Ditto to Longboat Key resident Bob Gault and former Mayor Ron Johnson.
We print their commentaries on this page because of their cogent messages.
Town commissioners should take heed. Delay the process anymore with requests for more and more concessions, and the commissioners will surely kill this project and Longboat Key’s future as one of Florida’s premier communities.
Cheers to Gault. We print his letter in large type for emphasis. Zoning can change the opportunity for increased value, but it’s the ingenuity, work and capital of individuals who increase value.
Meanwhile, former Mayor Johnson explicitly illustrates with first-hand examples what happens when you reinvest and when you don’t.
The cliches are apropos: They cannot see the forest through the trees. Death by 1,000 cuts. While each commissioner postures with his specific interest, boring in, scraping over every detail, you can be sure the club owners’ enthusiasm is waning. If only there were a leader on the dais who could lead and push the process forward with a sense of urgency.
If Mayor Lee Rothenberg is the leader his supporters say he is, the outcome of this overly drawn-out and sometimes farcical process rests largely on him. He can continue to drag it out, or he can lead his colleagues to committing to make a decision with haste. Either will be their legacy: obstructionists who mired the town’s future in a regulatory swamp or visionaries who embraced an a future with an upward trajectory.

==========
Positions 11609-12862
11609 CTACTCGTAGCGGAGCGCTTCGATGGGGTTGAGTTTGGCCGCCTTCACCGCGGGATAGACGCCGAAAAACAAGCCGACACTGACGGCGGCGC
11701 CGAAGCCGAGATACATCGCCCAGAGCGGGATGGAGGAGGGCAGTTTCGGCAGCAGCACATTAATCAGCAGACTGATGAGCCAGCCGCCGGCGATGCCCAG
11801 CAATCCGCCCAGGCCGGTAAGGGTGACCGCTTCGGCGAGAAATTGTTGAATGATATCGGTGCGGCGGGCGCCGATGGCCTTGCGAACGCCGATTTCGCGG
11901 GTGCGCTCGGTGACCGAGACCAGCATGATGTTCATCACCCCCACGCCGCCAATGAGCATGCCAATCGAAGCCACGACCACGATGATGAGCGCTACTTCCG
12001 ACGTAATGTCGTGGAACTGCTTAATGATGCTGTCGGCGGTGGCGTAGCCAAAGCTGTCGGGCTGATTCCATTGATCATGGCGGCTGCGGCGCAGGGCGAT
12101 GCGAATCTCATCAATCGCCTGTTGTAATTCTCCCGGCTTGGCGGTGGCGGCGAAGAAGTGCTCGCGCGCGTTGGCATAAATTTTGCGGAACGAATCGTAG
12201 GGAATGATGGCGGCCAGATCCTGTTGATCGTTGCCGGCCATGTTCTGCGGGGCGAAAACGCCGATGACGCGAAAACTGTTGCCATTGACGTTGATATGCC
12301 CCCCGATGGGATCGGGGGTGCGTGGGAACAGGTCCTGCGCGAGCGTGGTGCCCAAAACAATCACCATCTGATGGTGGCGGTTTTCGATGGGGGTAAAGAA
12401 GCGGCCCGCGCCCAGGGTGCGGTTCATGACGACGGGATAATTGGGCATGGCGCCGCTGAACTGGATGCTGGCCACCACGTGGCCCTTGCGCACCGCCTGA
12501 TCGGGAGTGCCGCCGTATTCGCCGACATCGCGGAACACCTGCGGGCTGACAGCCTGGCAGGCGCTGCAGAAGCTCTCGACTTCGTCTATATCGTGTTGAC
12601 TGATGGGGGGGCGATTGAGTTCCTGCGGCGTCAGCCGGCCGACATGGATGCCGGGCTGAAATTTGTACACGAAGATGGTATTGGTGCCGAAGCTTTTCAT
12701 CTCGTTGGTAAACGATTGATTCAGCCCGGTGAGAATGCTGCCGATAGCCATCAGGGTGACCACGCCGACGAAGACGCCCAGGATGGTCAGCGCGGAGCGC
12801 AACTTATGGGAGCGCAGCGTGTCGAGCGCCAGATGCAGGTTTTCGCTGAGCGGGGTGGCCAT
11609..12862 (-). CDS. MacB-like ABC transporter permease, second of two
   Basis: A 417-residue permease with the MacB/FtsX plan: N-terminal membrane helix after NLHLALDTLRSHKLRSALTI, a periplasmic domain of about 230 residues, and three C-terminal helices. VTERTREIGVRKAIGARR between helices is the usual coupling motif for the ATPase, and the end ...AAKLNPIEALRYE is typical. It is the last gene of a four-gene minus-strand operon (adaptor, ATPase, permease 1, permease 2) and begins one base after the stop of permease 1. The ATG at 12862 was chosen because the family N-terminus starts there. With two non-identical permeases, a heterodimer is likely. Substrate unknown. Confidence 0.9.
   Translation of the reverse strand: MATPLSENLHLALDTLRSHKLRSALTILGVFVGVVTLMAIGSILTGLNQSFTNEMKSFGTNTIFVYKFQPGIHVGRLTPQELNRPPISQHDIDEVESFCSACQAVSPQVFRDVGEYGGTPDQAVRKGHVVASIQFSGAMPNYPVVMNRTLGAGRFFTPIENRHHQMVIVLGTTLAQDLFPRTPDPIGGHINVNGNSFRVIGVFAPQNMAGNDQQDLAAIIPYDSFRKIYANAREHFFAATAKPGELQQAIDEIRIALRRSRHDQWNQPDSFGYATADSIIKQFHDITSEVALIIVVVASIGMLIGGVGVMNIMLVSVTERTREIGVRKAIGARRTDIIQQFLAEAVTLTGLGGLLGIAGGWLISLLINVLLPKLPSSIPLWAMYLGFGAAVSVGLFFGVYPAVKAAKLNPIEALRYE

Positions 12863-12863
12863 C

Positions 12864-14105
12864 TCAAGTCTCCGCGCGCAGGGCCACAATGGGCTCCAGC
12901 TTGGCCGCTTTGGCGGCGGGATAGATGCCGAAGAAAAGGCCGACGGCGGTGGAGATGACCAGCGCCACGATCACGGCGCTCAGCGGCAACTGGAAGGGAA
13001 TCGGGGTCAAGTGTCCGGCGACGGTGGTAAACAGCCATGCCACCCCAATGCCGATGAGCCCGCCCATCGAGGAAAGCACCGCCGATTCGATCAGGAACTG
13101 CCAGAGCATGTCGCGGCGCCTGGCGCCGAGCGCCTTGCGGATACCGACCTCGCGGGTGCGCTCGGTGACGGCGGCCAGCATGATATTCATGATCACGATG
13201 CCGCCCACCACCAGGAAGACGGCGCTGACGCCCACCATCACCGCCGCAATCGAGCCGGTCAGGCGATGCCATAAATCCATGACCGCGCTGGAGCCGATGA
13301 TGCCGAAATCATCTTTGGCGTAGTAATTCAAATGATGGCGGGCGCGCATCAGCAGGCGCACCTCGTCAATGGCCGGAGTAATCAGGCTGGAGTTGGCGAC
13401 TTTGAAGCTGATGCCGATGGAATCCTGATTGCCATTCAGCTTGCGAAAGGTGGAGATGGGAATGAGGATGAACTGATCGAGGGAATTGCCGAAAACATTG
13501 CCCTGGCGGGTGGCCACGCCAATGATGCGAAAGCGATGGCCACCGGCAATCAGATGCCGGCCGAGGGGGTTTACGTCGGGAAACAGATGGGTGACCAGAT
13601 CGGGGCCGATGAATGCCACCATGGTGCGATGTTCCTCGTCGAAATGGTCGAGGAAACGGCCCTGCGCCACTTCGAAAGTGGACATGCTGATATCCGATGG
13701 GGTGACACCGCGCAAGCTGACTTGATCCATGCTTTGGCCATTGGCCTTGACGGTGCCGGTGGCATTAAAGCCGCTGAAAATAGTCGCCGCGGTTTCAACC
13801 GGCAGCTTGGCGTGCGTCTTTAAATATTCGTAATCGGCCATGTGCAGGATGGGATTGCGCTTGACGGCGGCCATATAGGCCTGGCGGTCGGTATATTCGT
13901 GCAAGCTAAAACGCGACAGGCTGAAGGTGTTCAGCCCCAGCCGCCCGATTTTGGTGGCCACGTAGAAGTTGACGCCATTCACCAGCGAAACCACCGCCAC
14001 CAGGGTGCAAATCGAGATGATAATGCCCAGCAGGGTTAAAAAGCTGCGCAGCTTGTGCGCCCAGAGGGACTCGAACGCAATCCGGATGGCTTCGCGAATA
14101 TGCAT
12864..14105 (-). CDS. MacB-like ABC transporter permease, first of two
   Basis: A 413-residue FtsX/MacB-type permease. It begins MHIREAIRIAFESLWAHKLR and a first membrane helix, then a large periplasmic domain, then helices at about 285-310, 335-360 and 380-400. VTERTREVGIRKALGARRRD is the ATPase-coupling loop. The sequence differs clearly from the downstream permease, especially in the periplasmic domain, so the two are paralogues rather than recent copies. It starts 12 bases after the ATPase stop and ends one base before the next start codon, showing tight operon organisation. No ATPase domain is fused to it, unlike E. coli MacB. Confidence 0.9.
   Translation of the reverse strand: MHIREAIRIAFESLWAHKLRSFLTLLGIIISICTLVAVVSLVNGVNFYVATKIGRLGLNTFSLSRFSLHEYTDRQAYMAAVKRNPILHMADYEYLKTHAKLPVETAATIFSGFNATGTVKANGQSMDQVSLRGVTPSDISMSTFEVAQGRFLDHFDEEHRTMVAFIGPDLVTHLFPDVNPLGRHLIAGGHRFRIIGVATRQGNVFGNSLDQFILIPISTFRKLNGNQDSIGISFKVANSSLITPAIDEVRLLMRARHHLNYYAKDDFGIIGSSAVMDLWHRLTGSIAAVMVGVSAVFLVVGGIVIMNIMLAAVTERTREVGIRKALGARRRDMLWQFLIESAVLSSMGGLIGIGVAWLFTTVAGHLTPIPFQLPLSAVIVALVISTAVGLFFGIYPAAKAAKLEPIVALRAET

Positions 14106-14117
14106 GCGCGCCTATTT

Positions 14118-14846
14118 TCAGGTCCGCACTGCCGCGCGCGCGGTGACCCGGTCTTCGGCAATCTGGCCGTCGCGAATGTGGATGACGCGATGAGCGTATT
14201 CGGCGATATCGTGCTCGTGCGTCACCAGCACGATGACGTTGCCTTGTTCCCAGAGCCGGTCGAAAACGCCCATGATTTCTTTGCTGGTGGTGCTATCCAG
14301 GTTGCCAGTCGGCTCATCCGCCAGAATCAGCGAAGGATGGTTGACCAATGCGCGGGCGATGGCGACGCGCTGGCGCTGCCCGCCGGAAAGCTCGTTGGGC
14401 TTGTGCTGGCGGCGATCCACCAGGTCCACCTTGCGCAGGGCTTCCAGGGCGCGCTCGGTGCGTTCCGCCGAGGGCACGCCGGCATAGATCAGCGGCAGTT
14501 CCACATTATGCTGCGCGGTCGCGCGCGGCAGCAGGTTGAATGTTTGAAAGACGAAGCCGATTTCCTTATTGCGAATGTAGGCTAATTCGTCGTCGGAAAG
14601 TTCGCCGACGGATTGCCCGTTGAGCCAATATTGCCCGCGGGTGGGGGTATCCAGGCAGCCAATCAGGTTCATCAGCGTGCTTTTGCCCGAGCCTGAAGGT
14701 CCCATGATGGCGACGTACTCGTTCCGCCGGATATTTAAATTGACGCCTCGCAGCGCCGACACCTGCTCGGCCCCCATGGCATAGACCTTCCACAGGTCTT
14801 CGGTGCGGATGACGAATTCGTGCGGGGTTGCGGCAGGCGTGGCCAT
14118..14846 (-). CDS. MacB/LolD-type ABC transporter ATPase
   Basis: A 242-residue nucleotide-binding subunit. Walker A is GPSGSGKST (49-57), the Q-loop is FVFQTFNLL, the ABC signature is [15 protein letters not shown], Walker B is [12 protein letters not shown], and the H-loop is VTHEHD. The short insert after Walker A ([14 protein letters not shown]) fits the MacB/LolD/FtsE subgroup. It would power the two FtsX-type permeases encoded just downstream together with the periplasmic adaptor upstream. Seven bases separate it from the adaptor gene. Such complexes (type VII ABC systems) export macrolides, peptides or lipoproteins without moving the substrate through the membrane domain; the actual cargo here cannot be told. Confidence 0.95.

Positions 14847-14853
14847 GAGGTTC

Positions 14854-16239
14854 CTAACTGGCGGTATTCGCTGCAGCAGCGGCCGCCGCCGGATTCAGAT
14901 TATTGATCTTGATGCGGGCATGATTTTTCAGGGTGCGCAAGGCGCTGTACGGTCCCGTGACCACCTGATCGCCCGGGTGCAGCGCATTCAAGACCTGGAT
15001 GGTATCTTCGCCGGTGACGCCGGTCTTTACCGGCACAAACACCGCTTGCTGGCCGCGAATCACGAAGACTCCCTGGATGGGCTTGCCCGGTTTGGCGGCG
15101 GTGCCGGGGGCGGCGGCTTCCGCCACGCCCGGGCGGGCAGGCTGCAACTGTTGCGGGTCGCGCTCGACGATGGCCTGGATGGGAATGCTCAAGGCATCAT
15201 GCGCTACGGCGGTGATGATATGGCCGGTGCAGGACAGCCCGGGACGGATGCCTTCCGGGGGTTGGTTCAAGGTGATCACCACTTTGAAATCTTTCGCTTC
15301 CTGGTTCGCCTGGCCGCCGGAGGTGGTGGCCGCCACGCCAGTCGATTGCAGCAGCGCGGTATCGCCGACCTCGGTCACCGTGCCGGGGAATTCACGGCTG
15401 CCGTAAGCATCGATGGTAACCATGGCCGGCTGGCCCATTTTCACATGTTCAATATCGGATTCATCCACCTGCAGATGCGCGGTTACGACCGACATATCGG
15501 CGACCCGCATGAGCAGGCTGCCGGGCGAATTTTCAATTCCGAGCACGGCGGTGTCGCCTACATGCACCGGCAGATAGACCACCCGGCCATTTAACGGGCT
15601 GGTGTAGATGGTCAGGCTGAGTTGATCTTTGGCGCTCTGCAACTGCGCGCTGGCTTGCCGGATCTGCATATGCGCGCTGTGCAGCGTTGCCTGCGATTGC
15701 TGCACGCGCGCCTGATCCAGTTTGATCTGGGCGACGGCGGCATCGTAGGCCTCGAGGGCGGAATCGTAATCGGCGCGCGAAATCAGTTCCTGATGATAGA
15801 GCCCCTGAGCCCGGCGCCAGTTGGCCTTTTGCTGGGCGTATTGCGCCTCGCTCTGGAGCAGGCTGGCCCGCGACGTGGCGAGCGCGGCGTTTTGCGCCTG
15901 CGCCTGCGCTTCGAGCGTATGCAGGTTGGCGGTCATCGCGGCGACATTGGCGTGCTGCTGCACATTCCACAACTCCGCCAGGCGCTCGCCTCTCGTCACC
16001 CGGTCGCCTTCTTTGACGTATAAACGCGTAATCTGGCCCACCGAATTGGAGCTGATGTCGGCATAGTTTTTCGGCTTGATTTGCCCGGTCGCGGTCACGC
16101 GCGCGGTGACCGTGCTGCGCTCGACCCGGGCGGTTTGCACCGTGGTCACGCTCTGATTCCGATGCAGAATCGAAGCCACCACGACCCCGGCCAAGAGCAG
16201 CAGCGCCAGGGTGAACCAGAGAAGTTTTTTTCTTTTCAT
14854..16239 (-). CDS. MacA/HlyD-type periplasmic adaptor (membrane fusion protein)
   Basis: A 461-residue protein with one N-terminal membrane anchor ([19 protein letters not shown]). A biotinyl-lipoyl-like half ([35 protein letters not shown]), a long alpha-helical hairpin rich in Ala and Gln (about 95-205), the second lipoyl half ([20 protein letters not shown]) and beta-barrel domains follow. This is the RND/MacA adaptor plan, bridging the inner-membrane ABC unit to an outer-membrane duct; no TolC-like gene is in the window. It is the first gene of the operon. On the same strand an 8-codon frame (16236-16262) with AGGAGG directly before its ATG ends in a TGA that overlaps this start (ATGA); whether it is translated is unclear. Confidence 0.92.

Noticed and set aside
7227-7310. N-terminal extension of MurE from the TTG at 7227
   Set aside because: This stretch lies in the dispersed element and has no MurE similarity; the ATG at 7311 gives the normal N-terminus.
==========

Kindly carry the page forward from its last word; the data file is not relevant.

THE COMMISSION’S ‘GIFT’ OF VALUE
Reminder to the Longboat Key town commissioners:
At the Feb. 12 Town Commission meeting regarding the Key Club project, it was suggested that the Town Commission needs to know the projected appreciated land value “the commission is creating and gifting to Loeb Partners” if the club project is approved.
First, why is this just coming up now? Second, this is not asked of any other project applicant, and, most important, the Town Commission DOES NOT “create” or “gift” increased value by approving business investment improvement projects.
The investor creates the value; it is his idea/concept, property and equity capital that he is investing and putting at risk!
It could be asked: What value is CREATED BY THE PROJECT to the benefit of the public good? Fair enough, but not just to leverage some other benefit for the town and penalize the applicant that is always risking losing the entire project.
Fortunately, the Town Commission voted down this time- and money-consuming proposal.